filed in this case, offers to purchase the truck for the sum of $ 491.50, as follows:
'$ 300.00 to be allowed as a credit by assignment of the Bankrupt's exemption in this amount, and
'$ 191.50 representing the balance in cash.
'He will then waive any claim held against the estate because of storage charges which he had paid for storing the truck since the bankruptcy proceedings commenced. His right under the Reclamation Petition is to be transferred to the fund so realized, which shall stand in place of the truck until the matter is finally determined.
'If this offer is acceptable, please advise me and I will arrange to pay you the money.
'Yours very truly,
'Albert H. Friedman'
The petitioner's offer was accepted by the Trustee.
The reclamation petition was finally determined by the Circuit Court of Appeals for the Third Circuit, In re Berlin, 3 Cir., 147 F.2d 491, and an order was entered by that court as follows:
'On consideration whereof, it is now here ordered and adjudged by this Court that the order of the said District Court in this case sustaining the order of the Referee in Bankruptcy denying the claim of Irving Berlin, entered March 9, 1944, be and the same is hereby reversed, with costs; and the cause remanded to the said District Court with direction to vacate the said order. And that the Appellant, Irving Berlin, recover against the Appellee, Frank J. Bowden, Trustee in Bankruptcy of Daniel Berlin, individually and trading as Nilreb Manufacturing Company in the sum of One Hundred Thriteen and 60/100 Dollars ($ 113.60) for the costs herein expended and have execution therefor. February 8, 1945.'
In accordance with the agreement set forth above, the referee ordered that the sum of $ 491.50, which was held in escrow by the estate pending final determination of the reclamation petition, be paid to the petitioner. This payment left a balance of $ 93.81 in the estate. At the audit of the Trustee's final account, petitioner claimed the balance of the funds in the hands of the Trustee. Petitioner contended that, under the terms of the agreement between petitioner and the Trustee, he was entitled to the sum of $ 83.50 which he had expended in payment of the storage charges against the truck in order to obtain its release. Petitioner further contended that he was entitled to a claim prior to administration expenses for the costs incurred by him in the prosecution of the reclamation petition under the authority of the order of the Circuit Court of Appeals as set forth above.
In rejecting claimant's petition the referee held (1) that claimant had waived any claim he might have for the storage charge on the truck, and (2) that the costs . awarded by the Circuit Court of Appeals in favor of the petitioner were an administration expense sharing pro rata with other administration expenses. I am in accord with the decision of the Referee.
Petitioner contends that the purchase price for the truck was $ 575 and that this amount stood in lieu of the truck subject to petitioner's lien. Petitioner computes this figure by including in the purchase price the $ 83.50 which petitioner paid to discharge the storage claim of the garage. This claim is made despite the unequivocal wording of the offer to purchase made by Daniel Berlin, the bankrupt, on behalf of the petitioner, Irving Berlin, as set forth above. Petitioner offered to purchase the truck for the sum of $ 491.50 and to 'waive any claim held against the estate because of storage charges which he had paid * * * (provided) his right under the Reclamation Petition is to be transferred to the fund so realized.' I am of the opinion that the parties intended that 'the fund so realized,' which would be subject to the lien, was the stipulated purchase price of $ 491.50. The Trustee fully discharged his obligation under the contract between petitioner and the Trustee by paying to the petitioner the sum of $ 491.50, after the appellate court sustained the petitioner's lien.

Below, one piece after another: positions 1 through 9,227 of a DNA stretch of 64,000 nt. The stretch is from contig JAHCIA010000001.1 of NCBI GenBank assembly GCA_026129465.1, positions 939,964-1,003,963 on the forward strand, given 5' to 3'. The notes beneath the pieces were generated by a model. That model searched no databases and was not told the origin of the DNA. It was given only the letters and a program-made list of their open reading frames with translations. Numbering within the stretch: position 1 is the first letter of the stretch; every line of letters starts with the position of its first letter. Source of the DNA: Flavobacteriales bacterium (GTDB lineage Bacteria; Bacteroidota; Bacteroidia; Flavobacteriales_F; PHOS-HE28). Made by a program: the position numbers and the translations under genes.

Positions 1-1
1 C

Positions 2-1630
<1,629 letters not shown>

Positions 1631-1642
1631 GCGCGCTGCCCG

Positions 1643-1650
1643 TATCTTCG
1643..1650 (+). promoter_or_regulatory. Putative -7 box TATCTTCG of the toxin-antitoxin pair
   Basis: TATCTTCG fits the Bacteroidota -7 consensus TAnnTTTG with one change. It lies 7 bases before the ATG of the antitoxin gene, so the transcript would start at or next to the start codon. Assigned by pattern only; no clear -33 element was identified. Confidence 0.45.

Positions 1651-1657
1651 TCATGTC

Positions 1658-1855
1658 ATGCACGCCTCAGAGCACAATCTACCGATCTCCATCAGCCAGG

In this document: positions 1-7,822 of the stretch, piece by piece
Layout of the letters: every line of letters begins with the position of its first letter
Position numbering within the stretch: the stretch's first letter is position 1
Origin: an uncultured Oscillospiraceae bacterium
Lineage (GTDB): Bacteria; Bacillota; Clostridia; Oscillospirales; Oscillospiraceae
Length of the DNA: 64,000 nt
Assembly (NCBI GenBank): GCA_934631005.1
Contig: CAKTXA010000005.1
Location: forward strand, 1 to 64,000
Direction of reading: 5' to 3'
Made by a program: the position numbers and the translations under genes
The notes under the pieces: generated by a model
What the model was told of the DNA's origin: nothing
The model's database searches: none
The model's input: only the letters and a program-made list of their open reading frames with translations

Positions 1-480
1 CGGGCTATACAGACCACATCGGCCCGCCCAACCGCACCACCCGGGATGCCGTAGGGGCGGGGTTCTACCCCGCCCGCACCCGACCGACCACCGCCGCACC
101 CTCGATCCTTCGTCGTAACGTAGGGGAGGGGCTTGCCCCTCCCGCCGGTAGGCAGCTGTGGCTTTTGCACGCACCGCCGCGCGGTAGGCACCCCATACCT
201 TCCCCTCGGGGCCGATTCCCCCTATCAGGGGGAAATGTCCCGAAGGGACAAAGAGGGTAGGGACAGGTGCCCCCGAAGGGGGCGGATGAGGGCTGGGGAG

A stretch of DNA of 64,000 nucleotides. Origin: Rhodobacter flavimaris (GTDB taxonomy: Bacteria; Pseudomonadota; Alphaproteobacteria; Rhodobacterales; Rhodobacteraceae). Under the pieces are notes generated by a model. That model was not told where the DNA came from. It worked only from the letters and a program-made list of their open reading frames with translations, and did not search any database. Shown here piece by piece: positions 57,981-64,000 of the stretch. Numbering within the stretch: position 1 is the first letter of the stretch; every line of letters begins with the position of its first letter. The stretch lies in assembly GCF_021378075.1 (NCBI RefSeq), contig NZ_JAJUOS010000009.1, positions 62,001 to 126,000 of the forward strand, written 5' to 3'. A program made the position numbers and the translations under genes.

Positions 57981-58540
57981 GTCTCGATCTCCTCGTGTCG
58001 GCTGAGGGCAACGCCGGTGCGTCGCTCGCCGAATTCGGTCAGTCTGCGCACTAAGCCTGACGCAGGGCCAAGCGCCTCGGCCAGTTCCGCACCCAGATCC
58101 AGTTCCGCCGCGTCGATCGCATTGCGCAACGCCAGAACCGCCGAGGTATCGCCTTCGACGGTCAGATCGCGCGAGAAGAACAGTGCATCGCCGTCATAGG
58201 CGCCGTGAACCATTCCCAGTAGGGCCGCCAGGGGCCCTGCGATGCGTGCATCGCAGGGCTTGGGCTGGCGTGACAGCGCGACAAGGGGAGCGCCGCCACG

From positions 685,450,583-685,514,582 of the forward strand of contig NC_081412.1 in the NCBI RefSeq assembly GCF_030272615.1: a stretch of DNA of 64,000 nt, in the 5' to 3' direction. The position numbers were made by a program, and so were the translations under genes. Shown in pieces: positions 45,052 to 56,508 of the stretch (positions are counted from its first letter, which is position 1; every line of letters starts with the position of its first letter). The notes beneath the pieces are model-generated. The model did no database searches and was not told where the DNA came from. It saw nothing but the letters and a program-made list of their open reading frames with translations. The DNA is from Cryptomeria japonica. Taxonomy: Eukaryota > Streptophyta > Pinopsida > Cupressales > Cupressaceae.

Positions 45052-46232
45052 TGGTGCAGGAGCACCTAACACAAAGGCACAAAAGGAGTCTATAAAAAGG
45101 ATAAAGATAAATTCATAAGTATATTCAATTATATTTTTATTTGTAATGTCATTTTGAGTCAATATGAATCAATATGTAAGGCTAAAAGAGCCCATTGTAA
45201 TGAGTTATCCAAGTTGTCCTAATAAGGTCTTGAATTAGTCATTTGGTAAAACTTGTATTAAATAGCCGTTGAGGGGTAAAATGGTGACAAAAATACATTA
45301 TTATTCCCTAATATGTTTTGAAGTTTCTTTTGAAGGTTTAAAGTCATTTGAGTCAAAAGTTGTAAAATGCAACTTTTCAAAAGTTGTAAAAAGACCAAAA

Whether the Trustee or the lienholder was legally responsible for the storage charges need not be decided here. Assuming the liability to be that of the Trustee, the petitioner cannot now make that claim against the estate merely because he discharged the Trustee's liability. The offer to purchase included an express waiver of any claim against the estate for storage charges paid by the petitioner. This waiver effectively bars the petitioner's right to recover for this expenditure in the present proceeding. Mitchell v. Kemp & Burpee Mfg. Co., 3 Cir., 218 F. 843; Marine Iron Works v. Wiess, 5 Cir., 148 F. 145.
Petitioner presents an alternative claim for the costs awarded petitioner by the Circuit Court of Appeals, claiming a priority over administration expenses. Petitioner seeks payment of these costs to the extent of the fund of $ 93.81 available for distribution at the time of the final audit. The referee held the claim for costs to be an administration expense and pro-rated the claim with the other administration expenses. With this I am in accord. The assessment of costs against the Trustee is an ordinary expense incurred by the Trustee during the administration of the estate and, as such, is entitled to no greater priority than other expenses of the administration. Miners Sav. Bank of Pittston, Pa. v. Joyce, 3 Cir., 97 F.2d 973; In re Neely, 2 Cir., 113 F. 210; Piedmont Corporation v. Gainsville & N.W.R. Co., D.C.N.D. Ga., 30 F.2d 525; In the Matter of Joyce, 47 Am.B.R.,N.S., 719; Collier on Bankruptcy, 14th Ed., Sec. 64.105.
Since the fund available for distribution is insufficient to satisfy all administration expenses in full, the claim for costs must share pro-rata in the fund with the other administration expenses. In re Columbia Ribbon Co., 3 Cir., 117 F.2d 999.
The order of the Referee is affirmed.